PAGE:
The ability for customers to aggregate all their financial relationships down to a single dashboard will be transformational for the entire banking industry, requiring banks to embrace artificial intelligence, advanced analytics and instant payment systems. RBI had also released directions on account aggregator service in 2016. Personal Finance Management providers are not that useful for customers, and this provides banks time to respond — especially given that they are trusted by customers. Banks could also become third-party aggregators using PSD2.”

The road ahead

Riseborough said PSD2 encourages competition and improves quality, choice and service for both for consumers and businesses.

He added: “PSD2 provides an opportunity to create sophisticated products that give consumers more control over their finances, as well as greater protection against fraud. In the long-term it’s going to be a game-changer, but to fully realise this, banks need to ensure they bring consumers along with them on this journey.

Consumers need to have trust in both the mechanisms and output of PSD2. By using consistent language and creating a clear set of standards that third party providers (TPPs) can access the data, banks and other fintechs can help build both understanding and confidence among consumers.”

PSD2 expands the scope of PSD1 by upgrading its existing services, and adding new services and market entrants, which would let them access payment accounts. It will also help new market entrants, as they would no longer have to deal with several complications and can indulge in offering cheaper solutions for payments to more and more consumers throughout Europe. For the future, banks are required to share their application programming interfaces (APIs) with outsider applications, numerous of them have still not yet been successful in providing that securely.

Bhasin considers PSD2 will definitely openup the banks for various innovative partnerships. “It will make the APIs sandbox a mandatory partnership service for the banks. PSD2 will reduce interchange fees on credit and debit card transactions. Acquiring businesses will have severe hit to profitability.

Multiple new entrants will most likely cherry-pick different parts of the value chain or selected bank customers. Although in India, apart from PayTM, no other Fintech has made any impressive offerings, inspite of APIs being published by different banks & partnership programs.”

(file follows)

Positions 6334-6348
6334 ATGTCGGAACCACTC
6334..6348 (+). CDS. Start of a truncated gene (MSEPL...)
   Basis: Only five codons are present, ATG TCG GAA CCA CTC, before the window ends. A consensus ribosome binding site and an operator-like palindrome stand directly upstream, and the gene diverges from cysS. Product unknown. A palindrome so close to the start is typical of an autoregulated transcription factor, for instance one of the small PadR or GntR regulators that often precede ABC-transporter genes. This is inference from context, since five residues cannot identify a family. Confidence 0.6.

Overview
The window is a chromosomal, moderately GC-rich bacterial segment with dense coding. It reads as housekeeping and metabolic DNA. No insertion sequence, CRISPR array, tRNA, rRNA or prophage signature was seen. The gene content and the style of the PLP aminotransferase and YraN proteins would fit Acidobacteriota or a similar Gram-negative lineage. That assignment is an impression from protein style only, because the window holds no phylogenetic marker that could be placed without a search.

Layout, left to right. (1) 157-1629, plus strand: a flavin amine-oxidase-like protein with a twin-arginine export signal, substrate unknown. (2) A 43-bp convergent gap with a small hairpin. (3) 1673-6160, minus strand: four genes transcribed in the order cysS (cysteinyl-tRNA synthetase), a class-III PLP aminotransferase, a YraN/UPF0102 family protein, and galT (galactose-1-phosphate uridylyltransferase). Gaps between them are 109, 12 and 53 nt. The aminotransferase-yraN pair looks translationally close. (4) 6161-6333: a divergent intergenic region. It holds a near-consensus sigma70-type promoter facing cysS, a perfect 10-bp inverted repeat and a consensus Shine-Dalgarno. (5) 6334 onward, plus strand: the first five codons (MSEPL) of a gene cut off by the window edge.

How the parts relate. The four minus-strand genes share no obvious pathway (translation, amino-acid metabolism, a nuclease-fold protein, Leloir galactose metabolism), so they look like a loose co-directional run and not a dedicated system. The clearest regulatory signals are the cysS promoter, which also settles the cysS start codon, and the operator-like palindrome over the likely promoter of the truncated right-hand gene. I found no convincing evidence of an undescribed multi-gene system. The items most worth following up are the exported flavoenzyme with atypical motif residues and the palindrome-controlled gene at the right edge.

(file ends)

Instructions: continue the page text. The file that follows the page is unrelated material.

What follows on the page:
Talking about the road ahead for PSD2, Kementzey said: “Regulatory Technical Standards, which reserve the biggest impact and business potential on the financial industry, especially for commercial banks and Fintech companies, will be introduced just next year. In addition, the brand new domestic instant payment scheme is going to start on 1st of July, 2019, so according to me, our customers will experience a remarkable change in payment ecosystem in Hungary in a relatively short time.

As far as Raiffeisen Bank concerned, Kementzey said they are investigating different the scenarios to introduce innovative and valuable solutions in new PSD2 world, either of their own accord or by partnering with Fintech players for our customers.

While many are being positive about how PSD2 will redefine banking as we know it, however, as Riseborough mentions it’s too early to define and comprehend the end-to-end significance of the directive. The actual impact will be known only after all the banks and financial institutions execute and apply it for its operations on regular basis.

What's New

ROSHN: Shaping Saudi’s Urban Vision


Regulation around AI is needed: iQmetrix Senior VP of Revenue Jason Raymer

IFM Correspondent

The battle against SIM card theft

IFM Correspondent

Leave a Comment

* By using this form you agree with the storage and handling of your data by this website.